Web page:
The Orders of Mariel - CD Review - October 2005by Armchair Anarchist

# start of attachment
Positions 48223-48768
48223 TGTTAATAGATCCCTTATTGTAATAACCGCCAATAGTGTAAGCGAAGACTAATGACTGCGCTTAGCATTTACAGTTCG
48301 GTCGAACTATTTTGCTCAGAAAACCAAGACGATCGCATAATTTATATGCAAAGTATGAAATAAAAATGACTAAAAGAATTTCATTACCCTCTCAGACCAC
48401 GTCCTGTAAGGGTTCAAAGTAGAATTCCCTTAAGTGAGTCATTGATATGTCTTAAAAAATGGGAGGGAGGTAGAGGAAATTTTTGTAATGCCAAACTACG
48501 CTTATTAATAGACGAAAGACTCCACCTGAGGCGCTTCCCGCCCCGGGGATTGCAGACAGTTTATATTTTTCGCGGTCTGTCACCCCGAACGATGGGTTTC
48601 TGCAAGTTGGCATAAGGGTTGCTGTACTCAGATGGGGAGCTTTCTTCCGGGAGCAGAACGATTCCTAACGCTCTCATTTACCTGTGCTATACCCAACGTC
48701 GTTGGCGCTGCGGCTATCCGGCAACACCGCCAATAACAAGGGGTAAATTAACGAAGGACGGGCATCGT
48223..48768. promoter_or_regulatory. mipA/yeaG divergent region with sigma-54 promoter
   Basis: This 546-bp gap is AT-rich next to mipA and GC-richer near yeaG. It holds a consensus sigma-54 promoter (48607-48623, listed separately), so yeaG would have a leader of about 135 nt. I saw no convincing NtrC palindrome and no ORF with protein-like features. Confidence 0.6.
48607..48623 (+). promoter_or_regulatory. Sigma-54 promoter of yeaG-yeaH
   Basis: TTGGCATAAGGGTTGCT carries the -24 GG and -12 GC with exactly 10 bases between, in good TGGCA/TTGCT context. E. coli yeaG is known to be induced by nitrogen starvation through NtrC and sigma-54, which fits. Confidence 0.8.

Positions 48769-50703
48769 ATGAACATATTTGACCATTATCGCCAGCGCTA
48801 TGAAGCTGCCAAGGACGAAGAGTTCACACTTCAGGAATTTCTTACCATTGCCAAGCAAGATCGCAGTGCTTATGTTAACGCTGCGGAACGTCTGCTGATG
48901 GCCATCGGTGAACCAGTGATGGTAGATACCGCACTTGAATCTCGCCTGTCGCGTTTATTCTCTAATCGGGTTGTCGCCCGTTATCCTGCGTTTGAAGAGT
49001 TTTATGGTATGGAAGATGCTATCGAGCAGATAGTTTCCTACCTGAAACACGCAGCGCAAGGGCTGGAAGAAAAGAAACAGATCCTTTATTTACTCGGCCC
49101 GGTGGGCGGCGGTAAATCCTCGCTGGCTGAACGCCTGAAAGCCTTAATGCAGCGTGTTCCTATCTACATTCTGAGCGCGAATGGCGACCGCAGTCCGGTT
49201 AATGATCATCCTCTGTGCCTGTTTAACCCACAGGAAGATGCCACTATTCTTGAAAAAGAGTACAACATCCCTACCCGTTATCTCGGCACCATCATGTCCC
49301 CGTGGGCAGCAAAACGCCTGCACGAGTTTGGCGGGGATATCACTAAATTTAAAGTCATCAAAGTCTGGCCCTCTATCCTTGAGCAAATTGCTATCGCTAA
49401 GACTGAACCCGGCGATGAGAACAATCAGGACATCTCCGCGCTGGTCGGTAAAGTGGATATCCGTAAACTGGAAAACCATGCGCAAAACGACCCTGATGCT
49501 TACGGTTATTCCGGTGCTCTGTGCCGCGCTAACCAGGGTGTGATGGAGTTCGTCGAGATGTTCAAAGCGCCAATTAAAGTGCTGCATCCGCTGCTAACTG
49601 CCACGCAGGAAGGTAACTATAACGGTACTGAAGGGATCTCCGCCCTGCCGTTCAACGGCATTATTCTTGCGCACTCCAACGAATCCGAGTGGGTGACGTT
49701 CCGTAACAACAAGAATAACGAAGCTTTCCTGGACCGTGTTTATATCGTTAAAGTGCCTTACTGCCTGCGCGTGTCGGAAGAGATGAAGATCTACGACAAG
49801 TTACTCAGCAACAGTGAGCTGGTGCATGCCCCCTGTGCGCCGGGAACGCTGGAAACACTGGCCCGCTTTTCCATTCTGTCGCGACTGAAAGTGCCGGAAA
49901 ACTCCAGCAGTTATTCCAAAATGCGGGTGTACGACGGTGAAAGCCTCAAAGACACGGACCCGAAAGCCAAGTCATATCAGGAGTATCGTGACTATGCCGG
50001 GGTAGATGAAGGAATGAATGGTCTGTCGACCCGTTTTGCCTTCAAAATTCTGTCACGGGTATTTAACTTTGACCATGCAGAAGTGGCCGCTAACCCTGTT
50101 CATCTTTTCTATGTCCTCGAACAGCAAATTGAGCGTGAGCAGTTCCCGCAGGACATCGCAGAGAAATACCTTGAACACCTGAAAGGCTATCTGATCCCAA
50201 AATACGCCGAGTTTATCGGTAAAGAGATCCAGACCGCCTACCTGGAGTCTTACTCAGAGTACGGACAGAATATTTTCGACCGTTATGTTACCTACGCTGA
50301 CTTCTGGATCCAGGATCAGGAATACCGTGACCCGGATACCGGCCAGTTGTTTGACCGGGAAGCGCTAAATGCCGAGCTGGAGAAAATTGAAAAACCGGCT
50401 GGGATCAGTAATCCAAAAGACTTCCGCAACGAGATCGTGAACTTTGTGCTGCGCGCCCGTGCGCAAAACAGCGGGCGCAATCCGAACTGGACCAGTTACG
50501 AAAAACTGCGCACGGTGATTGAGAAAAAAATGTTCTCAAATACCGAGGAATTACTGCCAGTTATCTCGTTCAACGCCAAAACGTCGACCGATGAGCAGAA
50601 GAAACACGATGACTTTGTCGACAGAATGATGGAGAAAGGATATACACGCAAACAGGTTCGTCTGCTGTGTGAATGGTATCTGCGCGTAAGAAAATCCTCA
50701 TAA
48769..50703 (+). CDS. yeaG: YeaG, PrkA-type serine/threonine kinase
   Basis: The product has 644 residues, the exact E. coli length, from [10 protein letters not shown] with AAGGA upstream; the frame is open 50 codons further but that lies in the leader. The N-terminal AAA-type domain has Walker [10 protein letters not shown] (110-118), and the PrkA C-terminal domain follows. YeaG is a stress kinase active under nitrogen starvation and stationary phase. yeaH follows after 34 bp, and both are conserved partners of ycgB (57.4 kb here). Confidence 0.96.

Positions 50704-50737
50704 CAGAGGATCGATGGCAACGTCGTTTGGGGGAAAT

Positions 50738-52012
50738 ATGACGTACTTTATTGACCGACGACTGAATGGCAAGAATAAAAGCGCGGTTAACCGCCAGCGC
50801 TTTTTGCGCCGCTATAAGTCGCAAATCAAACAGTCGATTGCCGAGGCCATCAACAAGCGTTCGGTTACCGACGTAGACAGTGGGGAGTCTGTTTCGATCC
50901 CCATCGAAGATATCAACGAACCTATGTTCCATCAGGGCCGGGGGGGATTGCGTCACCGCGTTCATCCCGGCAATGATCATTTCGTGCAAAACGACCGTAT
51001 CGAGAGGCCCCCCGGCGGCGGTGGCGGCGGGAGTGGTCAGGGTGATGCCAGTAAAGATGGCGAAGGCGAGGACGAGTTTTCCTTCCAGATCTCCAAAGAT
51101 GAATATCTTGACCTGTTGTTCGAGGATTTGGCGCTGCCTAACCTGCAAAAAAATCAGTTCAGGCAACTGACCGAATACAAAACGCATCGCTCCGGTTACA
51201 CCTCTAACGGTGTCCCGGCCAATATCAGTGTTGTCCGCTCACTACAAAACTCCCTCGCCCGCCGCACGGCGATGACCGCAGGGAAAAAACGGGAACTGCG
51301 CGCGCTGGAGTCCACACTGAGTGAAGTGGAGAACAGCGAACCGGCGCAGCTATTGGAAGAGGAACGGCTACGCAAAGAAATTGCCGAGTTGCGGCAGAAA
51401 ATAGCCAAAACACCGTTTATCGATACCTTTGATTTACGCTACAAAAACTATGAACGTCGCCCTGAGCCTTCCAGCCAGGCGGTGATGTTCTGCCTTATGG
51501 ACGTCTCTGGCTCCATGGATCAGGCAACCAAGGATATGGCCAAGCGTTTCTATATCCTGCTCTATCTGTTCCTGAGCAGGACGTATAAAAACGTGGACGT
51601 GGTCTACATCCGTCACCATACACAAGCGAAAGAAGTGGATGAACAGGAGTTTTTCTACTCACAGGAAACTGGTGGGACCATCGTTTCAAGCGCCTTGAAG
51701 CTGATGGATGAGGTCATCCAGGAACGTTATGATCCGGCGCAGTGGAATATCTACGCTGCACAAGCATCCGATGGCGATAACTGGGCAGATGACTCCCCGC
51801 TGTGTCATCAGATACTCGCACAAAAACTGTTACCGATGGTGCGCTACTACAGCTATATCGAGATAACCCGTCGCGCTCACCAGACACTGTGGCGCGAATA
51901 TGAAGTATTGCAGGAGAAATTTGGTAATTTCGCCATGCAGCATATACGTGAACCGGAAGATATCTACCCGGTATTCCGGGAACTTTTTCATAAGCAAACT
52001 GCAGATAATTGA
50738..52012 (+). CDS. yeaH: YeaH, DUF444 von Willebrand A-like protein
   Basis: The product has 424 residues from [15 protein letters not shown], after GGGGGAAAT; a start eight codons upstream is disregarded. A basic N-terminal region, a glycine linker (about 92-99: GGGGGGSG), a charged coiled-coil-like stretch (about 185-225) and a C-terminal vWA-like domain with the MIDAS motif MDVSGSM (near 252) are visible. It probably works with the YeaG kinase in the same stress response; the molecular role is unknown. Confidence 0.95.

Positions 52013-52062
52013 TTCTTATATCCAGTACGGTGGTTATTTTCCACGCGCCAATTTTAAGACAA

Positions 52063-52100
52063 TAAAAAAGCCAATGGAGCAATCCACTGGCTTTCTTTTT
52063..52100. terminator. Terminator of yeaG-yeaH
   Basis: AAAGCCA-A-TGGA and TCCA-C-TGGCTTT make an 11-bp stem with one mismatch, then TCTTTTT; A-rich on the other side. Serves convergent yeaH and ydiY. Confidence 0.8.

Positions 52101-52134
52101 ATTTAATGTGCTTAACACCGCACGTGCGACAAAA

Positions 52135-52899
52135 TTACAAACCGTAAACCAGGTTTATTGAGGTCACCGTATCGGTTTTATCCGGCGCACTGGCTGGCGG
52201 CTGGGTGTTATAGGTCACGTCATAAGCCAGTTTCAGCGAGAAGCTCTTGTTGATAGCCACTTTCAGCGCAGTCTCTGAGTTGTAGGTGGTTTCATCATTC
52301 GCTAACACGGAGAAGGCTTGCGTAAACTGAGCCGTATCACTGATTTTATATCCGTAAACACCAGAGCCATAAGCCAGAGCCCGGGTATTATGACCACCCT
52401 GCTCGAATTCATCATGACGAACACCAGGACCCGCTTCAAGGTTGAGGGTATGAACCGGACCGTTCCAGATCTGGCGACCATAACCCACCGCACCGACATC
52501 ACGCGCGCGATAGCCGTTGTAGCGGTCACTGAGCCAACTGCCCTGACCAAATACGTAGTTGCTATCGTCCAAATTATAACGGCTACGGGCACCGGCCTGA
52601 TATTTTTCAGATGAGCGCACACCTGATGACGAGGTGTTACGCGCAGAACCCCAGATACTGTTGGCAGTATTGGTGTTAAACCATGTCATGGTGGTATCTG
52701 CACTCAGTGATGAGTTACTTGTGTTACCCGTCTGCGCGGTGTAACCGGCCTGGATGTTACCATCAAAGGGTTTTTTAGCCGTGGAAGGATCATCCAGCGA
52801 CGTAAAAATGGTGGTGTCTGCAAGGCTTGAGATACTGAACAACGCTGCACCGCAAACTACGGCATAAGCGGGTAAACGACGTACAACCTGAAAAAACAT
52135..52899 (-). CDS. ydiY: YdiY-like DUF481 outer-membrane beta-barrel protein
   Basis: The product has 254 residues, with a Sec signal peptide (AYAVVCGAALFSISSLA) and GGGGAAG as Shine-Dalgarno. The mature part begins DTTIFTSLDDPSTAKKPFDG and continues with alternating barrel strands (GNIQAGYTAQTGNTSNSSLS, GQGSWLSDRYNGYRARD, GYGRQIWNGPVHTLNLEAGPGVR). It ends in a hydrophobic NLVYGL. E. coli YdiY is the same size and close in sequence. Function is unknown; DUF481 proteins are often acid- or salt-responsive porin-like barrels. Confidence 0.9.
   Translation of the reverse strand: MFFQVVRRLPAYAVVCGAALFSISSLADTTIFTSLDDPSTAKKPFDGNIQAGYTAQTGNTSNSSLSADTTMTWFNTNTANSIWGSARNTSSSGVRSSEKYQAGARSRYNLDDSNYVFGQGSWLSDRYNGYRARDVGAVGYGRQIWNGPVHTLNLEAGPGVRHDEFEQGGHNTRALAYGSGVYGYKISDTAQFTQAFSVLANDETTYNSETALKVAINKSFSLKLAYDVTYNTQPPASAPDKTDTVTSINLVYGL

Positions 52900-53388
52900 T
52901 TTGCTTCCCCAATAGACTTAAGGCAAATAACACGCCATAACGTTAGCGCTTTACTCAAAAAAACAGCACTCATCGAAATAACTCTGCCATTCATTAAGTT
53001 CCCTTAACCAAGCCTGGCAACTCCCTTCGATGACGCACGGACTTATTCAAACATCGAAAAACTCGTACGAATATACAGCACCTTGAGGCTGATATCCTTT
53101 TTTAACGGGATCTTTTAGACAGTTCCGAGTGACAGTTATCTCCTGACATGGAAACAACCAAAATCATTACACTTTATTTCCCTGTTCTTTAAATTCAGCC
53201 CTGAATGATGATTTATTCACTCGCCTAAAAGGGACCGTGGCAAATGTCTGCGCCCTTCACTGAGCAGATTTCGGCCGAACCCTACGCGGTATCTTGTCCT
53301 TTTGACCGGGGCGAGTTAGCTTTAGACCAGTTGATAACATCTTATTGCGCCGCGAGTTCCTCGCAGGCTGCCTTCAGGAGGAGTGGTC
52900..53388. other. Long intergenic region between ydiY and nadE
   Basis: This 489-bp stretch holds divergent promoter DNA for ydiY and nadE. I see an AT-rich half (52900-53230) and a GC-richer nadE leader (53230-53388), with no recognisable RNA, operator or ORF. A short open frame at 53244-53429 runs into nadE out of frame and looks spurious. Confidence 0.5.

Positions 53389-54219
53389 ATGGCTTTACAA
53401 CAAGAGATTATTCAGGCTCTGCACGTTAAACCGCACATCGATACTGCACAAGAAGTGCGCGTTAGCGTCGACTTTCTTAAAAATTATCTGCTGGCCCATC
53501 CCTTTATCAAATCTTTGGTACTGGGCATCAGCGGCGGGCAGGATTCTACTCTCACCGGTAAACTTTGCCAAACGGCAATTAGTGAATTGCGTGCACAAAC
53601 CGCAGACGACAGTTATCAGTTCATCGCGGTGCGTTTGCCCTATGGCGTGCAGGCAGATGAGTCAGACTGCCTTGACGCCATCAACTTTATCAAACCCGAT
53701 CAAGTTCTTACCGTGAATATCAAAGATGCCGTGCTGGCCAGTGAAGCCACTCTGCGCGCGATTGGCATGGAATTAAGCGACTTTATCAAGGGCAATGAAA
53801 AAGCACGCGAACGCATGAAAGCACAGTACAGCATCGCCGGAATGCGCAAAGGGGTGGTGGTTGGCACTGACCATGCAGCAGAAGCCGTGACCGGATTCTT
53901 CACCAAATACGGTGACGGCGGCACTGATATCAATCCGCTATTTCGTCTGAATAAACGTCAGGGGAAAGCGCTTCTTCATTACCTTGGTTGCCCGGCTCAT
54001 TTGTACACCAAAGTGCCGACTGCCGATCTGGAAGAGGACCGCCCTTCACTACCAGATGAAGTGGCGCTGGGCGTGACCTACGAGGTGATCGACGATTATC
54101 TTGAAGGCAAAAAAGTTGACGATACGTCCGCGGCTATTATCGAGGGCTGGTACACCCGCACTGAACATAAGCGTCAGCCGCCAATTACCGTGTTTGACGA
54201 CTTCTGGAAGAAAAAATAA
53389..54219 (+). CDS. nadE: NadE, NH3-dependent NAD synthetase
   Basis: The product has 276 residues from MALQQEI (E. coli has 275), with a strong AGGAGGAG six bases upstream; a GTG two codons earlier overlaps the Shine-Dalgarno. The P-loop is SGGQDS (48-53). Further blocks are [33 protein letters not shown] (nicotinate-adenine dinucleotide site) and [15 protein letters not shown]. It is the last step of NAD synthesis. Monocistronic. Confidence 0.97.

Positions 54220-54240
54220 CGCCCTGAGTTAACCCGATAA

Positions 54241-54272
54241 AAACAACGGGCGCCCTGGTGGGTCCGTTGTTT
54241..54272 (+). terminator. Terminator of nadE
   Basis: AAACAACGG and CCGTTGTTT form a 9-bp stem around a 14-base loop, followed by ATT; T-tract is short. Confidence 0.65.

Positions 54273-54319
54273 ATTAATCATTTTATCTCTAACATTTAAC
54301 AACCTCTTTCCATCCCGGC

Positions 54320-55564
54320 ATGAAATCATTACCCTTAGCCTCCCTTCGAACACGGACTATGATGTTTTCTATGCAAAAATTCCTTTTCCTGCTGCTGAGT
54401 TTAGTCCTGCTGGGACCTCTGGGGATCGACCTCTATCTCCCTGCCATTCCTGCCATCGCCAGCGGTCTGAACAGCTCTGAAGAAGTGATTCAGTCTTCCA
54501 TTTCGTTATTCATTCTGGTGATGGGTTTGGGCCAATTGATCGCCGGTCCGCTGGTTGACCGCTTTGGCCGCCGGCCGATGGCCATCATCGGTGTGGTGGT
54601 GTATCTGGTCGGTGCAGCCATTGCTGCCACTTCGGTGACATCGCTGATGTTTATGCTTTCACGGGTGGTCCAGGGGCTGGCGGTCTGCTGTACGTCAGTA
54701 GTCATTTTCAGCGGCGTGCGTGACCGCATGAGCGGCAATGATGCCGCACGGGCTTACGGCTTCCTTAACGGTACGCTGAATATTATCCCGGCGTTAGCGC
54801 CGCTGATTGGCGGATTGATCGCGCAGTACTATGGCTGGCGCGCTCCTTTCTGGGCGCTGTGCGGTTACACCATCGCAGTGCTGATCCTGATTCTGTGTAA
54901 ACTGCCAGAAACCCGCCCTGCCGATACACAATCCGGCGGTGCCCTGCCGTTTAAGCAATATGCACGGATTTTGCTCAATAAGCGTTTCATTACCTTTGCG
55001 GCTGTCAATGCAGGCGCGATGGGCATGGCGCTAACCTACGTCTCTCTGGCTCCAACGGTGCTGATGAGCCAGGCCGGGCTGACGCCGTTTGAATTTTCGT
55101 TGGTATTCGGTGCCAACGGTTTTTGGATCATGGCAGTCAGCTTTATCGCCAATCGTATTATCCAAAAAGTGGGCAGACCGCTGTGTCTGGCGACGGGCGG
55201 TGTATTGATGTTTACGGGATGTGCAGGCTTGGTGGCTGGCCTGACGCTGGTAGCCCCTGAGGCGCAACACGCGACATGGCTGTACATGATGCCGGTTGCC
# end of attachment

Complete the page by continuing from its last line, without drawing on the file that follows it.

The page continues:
First track on CD ‘Redwall’ opens with plucked clean electric guitar over the sound of a distant thunderstorm breaking. Once lulled into a false sense of security, the band scream their way into the main section. It’s all crunchy, like cornflakes that haven’t yet soaked up the milk; nice, wide guitars and tight, snappy drums underpin clean, heartfelt and epic vocal lines that soar above the backing. The breaks and choruses introduce a heavier feel, shouted vocals and chugging chords overlaid with nippy little axe-twiddles. The rhythm section is intricate and precise, holding the tempo down and carrying the song through a prog-ish plethora of parts and sections. This is a smorgasbord of contemporary rock styles, blended carefully with good attention to dynamics, but as an opening track on a CD it suffers slightly from being overlong (6.44). It's successfully epic but not too radio-friendly. Second track, ‘Plastic Moves’ is a little more abbreviated and has less of an overload of different elements. Playing well with the now classic quiet-loud-quiet dynamic, the song moves from almost jazzy guitar lines and intimate, close-miked vocals to a satisfyingly chunky chorus, replete with the forceful delivery demonstrated in ‘Redwall’. A crazed, double-time heavy metal wig-out divides the track in two, to return us to the verse-chorus phase, before going out on a chugging, howled outro. At 4.26, ‘Plastic Moves’ is the more instantly accessible of the tracks and might well have served better as the opener. All in all, great skills in song writing and performance are on display; an admirable level of competence. A little trimming of the material could see Arrowshy becoming a potent force on the local guitar-band circuit.